Last week, Sydney lost a talented chef to suicide. Bronzed and seemingly healthy, his smile could light up our city. There was much commentary after the news hit social media, but what pierced through the rhetoric was the notion that when alone, he’d fallen into a worm hole, and hadn’t the resources to stave off the impulse his depression looped into. These holes seem to have no end, and can be hard to extricate oneself from.
I know a person who was close to succumbing, in January, 2019. There are as many pathways into anxiety and depression as there are people in the world. Hers wasn’t initially caused by a chemical imbalance, rather circumstances conspiring against her. It were as though her mind were a strudel, with layers of pastry piled on top of one other. The apple promised sweetness, and she held the layers of stress in her hands, waiting to reach the filling. All it took was another day of calamity- not of her making- to break her resolve. Heart beating wildly, hands shaking and a mind unable to see a way out, she reached for the phone. Once a playdate for her child had been arranged, and she was alone, her mind led her onto a dark stage. There was no audience, nor were there lights. There were no solutions here.
She had done all that she could to make life better, more secure, and she couldn’t see her way clear. All of a sudden, a beam of light hit the centre of her brain, insisting that she send a text. She asked what her friend was up to, and if she may join her. “Of course!” came the enthusiastic response. They drove to the beach, singing along to the radio. She made herself focus on all the beauty surrounding her. The Bird Of Paradise, alongside hibiscus, in reds and oranges, dotting the landscape. She closed her eyes and felt the salt air caressing her skin. Her bottle of chilled water felt good as it hit her neck, the Cheezels they had bought, decorating her fingers like rings. She had gone against her wildest impulse, which was to not experience anything at all. It had frightened her, how her brain insisted that the stressors couldn’t be balanced against beauty.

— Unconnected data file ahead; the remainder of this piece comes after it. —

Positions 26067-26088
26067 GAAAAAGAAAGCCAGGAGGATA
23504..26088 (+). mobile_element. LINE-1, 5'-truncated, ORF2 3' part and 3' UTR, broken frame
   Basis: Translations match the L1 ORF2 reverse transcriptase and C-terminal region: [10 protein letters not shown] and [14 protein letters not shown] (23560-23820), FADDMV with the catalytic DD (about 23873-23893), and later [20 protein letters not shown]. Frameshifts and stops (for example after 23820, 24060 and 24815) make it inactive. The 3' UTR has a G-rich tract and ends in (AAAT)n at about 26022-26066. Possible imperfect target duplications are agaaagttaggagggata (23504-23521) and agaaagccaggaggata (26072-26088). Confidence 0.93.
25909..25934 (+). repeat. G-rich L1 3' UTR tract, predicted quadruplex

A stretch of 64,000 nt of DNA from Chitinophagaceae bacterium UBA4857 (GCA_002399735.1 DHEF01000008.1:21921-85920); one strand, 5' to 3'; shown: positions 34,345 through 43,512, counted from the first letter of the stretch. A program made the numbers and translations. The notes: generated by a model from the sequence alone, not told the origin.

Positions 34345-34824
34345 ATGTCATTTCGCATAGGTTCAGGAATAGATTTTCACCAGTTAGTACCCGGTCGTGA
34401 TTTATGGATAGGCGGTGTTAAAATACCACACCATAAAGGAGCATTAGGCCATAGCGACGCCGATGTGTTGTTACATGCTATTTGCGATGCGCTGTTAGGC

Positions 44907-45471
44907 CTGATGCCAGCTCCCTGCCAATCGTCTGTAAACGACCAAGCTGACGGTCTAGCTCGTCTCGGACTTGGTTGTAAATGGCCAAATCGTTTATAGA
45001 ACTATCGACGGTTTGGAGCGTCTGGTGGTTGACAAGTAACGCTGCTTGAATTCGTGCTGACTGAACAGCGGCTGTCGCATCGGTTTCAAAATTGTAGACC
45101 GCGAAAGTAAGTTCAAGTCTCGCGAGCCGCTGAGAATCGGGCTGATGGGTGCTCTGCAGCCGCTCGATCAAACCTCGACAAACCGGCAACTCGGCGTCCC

They were gone for hours, away from home and everyday life. She was dropped back revived, just in time to make calls and forge a path through the thorny brackets of which she had been stuck. The next morning, she woke at dawn, and saw something similar to this.
Morning light and lorikeets greeted the new day, alongside the help needed to extricate herself from overwhelming concerns. Within a month, she had begun a new medication. It was a small dose, but enough to chase away the anxiety she had been battling alone, without armour. She could now see her way clear, and a path opened up in front of her. Happiness returned, and she started to engage with the world again. To her amazement, she had been missed. Depression in an active state is renowned for the crap it feeds us. Looking back, she shudders at what she would have missed, in just a couple of weeks. The mundane joy of a cool change after stifling heat, through to her child’s laughter.
She hadn’t the language in her distressed state to tell her friend what the matter was, nor what she needed, other than to be with someone. Perhaps that is all one needs to do; to reach out and say that you need company, even accompanying them as they go about their errands. Anything to not be in alone, battling a pocket of despair by yourself. A wormhole is a tunnel with two ends. Perhaps reaching out to those on the periphery is a way of ensuring we make it back to life. Look out for those self-isolating or who seem to be going through changes. Our psyche can be as fragile as a butterfly wing, and whilst it is tempting to cease all that has ever given us joy, it is imperative that we don’t. The lies our minds feed us tends to be done in secret and when alone. You are too precious, and life has too much beauty left to unfurl. Let today mark the beginning of us all leaving our particular pockets of despair. If you survived today because you decided to go grocery shopping with a friend, rather than stay by yourself, then that is a miracle indeed. Whatever it takes to keep you alive, do it.